Kartik Gaggar: The chartered accountant taking Indian arts and artisans to the world through experiential tourism

Kartik Gaggar: The CA taking Indian arts and artisans to the world through experiential tourism

His start-ups -- Rooftop and Rajasthan Studio -- are bringing art lovers from around the world face-to-face with master artisans through curated travel experiences

Kartik Gaggar: The CA taking Indian arts and artisans to the world through experiential tourism 30stades

Imagine travelling to Rajasthan, not just to visit the grand forts, palaces, the food trails and shop for colourful outfits and curios but to meet an award-winning artist, visit his workshop, learn his craft and co-create an art piece that you could carry home.

That’s what Nisha Hegde did when she travelled from Bengaluru to Jaipur. Apart from the site-seeing and the shopping, she signed up for a Taarkashi masterclass with award-winning artisan Mohan Lal Sharma.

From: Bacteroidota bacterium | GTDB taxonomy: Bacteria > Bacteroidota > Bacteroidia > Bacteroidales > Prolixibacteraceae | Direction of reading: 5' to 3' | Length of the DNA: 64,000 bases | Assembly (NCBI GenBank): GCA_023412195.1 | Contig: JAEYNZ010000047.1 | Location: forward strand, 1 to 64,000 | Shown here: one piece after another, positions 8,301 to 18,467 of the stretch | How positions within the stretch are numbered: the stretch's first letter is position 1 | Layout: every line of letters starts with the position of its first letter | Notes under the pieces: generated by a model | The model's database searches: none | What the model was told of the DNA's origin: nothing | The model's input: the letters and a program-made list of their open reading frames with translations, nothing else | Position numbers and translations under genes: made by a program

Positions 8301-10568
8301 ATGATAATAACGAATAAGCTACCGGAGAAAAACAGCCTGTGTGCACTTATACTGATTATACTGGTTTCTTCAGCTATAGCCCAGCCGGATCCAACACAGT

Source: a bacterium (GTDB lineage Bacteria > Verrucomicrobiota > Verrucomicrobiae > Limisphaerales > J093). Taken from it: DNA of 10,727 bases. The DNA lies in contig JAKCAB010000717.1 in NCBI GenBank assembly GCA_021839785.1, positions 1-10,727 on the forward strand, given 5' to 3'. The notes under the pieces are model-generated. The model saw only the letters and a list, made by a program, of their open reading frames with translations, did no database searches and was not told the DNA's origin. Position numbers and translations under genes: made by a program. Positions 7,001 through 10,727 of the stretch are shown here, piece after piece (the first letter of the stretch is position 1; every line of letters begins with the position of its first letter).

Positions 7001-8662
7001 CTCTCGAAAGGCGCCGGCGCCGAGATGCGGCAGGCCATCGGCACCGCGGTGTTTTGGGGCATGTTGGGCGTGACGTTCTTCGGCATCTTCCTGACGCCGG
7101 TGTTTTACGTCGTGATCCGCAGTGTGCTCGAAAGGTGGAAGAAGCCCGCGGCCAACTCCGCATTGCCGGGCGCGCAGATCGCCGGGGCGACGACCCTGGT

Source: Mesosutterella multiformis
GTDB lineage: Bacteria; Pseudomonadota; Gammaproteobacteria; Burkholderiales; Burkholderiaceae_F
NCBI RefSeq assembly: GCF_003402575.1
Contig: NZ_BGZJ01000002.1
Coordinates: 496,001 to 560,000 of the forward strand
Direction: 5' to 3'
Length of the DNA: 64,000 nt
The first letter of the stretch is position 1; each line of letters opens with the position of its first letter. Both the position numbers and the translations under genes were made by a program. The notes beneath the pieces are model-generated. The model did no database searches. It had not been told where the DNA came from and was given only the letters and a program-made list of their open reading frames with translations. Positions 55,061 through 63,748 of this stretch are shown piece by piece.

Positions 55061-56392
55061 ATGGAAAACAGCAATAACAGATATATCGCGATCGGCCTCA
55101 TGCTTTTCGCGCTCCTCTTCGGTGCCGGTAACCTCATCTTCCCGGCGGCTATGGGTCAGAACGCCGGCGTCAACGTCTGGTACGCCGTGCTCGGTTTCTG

Taar means wire and the technique of inlaying fine flattened wire of brass, copper or silver in wood is called Taarkashi. The geometric or floral patterns to be inlaid are transferred from a paper onto a block of wood. The artisan then carves deep, thin grooves along the trace. Fine wires of brass are placed in the grooves and hammered into position. Buffing is done to give a shine and good finish to the product.

Also Read: Chhapa: How this Gujarat family contemporized hand block printing to revive the dying art

Millennials and GenZ prefer experiences over products. Pic: Rajasthan Studio 30stades
Millennials and GenZ prefer experiences over products. Pic: Rajasthan Studio

Taarkashi work is done on hand-carved carved boxes, door panels, trays, lamps, chests, decorative elephants, tables, and flower pots. The technique dates back more than 500 years and there are a few families in Jaipur who still practise this art.

For Nisha, the masterclass with Mohan Lal Sharma was an opportunity to partake in an art form that is hundreds of years old.

“The hours spent with the craftsman, seeing him work, learning the ancient art and creating my personal souvenir was a thrilling experience,” she says.

Experience matters